A recently released research study revealed that the majority of men and women of the baby boomer generation are providing financial support to their family members – 93% say they’re helping their adult children and 58% admit to helping aging parents*. That may not surprise you, especially if you fit into this group. But when it comes to how they approach doing this, males and females differ; women are much more likely to have the money conversation with their children or parents. And while men generally stay quiet on the topic, more often than not, they are the ones who reach for their wallets before (or instead of) discussing money matters.
So if coming to an agreement about what kind of support to provide your aging parents or adult children is the easy part for you and your spouse, where’s the problem? Unfortunately when one person tends to default to a specific action, whether that’s having a conversation or writing a check, misunderstandings can erupt.
Offering financial help to family members may take care of a short-term issue, but avoiding conversations or failing to set expectations can leave room for confusion. As baby boomers approach retirement, they’re likely sitting on a nest egg created for the sole purpose of funding their retirement years. Making sure both spouses agree to the kind of financial support they are lending – and to what extent – is crucial, especially if their financial support will have a potential impact on their retirement savings.
Talking about money issues is difficult – and often, so are family dynamics. Put the two together and financial conversations can quickly derail due to heightened emotions and steadfast opinions. Since women tend to engage in more money talks with their parents and children, they should make sure to speak with their spouse and get his perspective before any other conversations occur – and likewise, men should open up before pulling out their wallets. Partners may even want to consider documenting their decisions, reasoning and guidelines for any kind of financial support they’re providing a family member. As time goes by, it can be easy to forget who said what and which terms the family agreed upon. A written plan or agreement serves as a handy reminder.
Of course these guidelines aren’t limited to couples. The same study reveals that boomers’ daughters are supporting their parents more significantly than they were just five years ago. When financial times are difficult, all this money talk can create tension; approximately half (49%) of boomers’ adult children say that conversations with their parents at least occasionally cause tension. When money and words are exchanged, it’s crucial that both parties understand each other’s perspective and have a chance to voice their ideas.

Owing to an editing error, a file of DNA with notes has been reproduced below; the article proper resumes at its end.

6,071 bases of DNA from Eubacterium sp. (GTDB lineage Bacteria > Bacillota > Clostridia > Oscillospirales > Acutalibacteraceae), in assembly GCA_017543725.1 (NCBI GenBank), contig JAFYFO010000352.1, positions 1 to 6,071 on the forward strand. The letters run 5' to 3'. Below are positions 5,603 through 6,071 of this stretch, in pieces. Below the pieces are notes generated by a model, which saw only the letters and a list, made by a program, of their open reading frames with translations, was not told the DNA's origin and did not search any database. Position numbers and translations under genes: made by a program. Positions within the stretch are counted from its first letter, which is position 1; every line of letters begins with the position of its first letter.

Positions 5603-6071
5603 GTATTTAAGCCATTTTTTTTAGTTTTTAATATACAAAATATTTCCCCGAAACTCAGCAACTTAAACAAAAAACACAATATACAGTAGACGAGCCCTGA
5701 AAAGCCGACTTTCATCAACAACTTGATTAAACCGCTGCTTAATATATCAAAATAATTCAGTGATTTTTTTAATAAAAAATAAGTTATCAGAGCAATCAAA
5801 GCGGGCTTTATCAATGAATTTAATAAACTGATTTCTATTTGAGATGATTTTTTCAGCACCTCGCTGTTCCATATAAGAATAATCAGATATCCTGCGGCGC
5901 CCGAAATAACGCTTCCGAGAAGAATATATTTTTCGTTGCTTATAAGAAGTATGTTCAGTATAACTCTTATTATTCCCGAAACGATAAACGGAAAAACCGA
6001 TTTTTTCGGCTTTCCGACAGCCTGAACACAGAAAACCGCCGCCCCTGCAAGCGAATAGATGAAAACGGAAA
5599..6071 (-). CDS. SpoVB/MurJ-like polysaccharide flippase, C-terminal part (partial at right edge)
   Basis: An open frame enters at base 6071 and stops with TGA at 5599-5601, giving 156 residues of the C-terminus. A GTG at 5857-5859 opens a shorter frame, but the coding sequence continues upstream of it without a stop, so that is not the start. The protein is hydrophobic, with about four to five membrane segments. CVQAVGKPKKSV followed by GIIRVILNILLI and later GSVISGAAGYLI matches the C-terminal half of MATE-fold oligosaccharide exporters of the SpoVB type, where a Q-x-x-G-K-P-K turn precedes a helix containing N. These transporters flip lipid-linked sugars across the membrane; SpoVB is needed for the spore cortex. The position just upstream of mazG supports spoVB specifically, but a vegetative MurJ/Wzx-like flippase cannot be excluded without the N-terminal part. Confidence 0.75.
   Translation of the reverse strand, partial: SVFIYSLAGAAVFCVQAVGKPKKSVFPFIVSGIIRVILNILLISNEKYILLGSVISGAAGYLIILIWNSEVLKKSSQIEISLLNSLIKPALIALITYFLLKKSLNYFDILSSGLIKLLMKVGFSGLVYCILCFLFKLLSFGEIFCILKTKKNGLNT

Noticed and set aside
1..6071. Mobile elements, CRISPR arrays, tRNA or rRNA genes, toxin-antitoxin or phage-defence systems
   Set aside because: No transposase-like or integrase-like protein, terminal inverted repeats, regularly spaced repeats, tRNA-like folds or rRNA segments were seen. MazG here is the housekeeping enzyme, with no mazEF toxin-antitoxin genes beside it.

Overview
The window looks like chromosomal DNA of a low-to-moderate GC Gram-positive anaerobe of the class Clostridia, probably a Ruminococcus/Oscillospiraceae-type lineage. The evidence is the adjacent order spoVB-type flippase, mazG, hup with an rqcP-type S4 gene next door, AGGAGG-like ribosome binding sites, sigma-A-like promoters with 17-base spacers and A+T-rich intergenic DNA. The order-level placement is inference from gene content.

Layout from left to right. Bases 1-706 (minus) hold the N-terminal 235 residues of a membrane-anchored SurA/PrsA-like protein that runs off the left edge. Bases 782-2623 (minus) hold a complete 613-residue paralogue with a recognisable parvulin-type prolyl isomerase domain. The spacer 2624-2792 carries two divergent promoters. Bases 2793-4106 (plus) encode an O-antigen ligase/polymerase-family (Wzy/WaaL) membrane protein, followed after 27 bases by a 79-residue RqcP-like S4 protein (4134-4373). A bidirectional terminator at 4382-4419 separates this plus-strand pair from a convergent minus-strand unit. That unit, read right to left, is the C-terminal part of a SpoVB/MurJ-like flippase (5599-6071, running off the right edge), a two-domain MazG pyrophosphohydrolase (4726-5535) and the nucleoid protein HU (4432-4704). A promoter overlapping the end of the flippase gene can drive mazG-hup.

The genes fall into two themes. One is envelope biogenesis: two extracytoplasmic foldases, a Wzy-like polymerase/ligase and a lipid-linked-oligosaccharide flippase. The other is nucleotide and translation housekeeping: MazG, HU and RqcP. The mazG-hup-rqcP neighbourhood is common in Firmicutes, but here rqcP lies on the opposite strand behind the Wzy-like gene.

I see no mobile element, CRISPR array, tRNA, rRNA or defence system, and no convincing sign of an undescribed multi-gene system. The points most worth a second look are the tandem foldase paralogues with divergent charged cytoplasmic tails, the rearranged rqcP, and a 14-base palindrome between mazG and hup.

It’s important to discuss financial circumstances with parents or children well before an issue comes up, but that can often be harder to do than it appears. Carefully choose when and where to have these discussions. When possible, avoid talking about money during emotionally demanding events like holiday celebrations. While Aunt Mildred might have good intentions when she shares her opinion, these events are simply too emotionally charged to result in good decision making. Instead, hold money conversations privately during a time you and your family member have set aside specifically for that purpose.
If financial conversations and decisions are difficult for your family, consider seeking objective advice from a financial professional. Third party advice can help you stick to the numbers and make a solid plan that all family members can agree to and appreciate.
* The Money Across Generations IISM study was commissioned by Ameriprise Financial, Inc. and conducted by telephone by GfK in December 2011 among 1,006 affluent baby boomers (those with $100,000 or more in investable assets); 300 parents of baby boomers; and 300 children of baby boomers at least 18 years old. The margin of error is +/- three percentage points for the affluent boomers segment and +/- six percentage points for the parents and children of boomers segments.
Gregory Younger, CRPC is a Financial Advisor with Ameriprise Financial Services, Inc. in St. Peters, Missouri. He specializes in fee-based financial planning and asset management strategies and has been in practice for 11 years. To contact him, http://www.ameripriseadvisors.com/gregory.d.younger/ or 300 First Executive Avenue, Ste. D, St. Peters, MO 63376; (w) 636-405-5004, (c) 636-233-2099.
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